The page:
My Uncle was unique in many ways. His accent so strong that he sounded foreign.
He'd start a conversation which had you wondering what the **** he'd said two hours later. My Grandparents were no exception. And if you weren't local forget it!
My Father in Law hails from Wigan, now that accent is far stronger than mine, but typical Lancastrian. His word for something he can't remember is "Doings", Wotsits" or "Thingy me bob". So if he's talking about someone who's name evades him its " Y'know -- Thingy" or something he needs or wants " pass me that Doings" Sometimes he says " Whatsi me call it" and the ironic thing is, you know what he means! Now that's worrying.
My Mum worked in the cotton mills from a very early age, my Uncles ran the farm.
The mills were so noisy they couldn't talk to each other, so they lip read. That was called Mee Mawing. So if someone was talking to another in the mills it was to Mee Maw.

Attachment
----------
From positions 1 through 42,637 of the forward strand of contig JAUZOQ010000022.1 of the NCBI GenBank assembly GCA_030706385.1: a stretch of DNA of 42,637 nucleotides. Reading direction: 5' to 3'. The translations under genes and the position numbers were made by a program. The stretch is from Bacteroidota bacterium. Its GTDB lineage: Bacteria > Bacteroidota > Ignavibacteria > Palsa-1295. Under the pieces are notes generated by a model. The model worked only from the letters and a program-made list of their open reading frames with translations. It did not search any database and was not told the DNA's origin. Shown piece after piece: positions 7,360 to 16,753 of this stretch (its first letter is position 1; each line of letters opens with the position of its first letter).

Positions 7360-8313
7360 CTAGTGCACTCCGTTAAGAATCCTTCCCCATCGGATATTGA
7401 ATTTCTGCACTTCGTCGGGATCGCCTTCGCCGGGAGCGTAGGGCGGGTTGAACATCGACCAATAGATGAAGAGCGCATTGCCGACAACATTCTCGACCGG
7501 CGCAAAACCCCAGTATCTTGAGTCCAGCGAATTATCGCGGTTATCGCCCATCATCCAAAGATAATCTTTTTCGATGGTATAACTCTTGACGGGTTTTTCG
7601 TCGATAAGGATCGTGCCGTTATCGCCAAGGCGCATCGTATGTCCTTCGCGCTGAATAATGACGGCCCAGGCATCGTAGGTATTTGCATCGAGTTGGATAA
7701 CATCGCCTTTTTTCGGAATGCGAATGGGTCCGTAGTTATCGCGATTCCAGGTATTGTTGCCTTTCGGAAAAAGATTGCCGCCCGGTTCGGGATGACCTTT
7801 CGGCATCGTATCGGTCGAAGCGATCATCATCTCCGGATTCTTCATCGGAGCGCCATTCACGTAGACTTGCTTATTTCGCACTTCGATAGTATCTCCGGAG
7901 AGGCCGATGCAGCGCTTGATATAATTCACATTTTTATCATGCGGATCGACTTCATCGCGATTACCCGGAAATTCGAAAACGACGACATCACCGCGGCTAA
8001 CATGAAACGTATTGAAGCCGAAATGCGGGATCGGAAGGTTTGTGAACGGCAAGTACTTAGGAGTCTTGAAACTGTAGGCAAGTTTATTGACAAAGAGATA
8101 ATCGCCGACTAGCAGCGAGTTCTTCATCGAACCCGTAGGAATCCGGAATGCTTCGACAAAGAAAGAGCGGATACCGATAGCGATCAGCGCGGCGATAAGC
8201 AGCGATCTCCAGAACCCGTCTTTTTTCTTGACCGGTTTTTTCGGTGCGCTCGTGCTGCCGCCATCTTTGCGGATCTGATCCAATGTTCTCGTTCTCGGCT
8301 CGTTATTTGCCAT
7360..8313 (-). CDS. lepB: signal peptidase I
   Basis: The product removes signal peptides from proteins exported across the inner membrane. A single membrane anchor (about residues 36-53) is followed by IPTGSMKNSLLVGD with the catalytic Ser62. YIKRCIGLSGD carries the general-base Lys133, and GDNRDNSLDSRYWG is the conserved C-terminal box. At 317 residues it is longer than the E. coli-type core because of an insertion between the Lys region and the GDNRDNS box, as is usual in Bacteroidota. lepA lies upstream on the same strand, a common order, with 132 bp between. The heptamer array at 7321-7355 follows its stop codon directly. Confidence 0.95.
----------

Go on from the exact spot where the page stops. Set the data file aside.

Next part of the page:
Nowadays accents have changed with integration. My own daughter speaks with a different accent to mine as her school promotes elocution.
I've been told many times on answering the phone "That's a good Lancashire accent you have there". I can remember the days when it would not have been considered so. Fact is, our dialect is diminishing and soon everyone will sound the same and that's a shame because it's our identity. I love to hear a local accent no matter where I am in the country. It makes Britain unique.
I had a friend who unfortunately died aged just 36. I met her whilst in hospital. She was from Dudley. The Black Country. I just loved to hear her talk. Sometimes we laughed because we didn't understand each other and we had to talk slowly. But I still remember that accent and smile whenever I hear it as it reminds me so much of her.
I'm sure that most of you will have an accent of some sort. Love it, nurture it and keep it a part of you because it's what makes you special.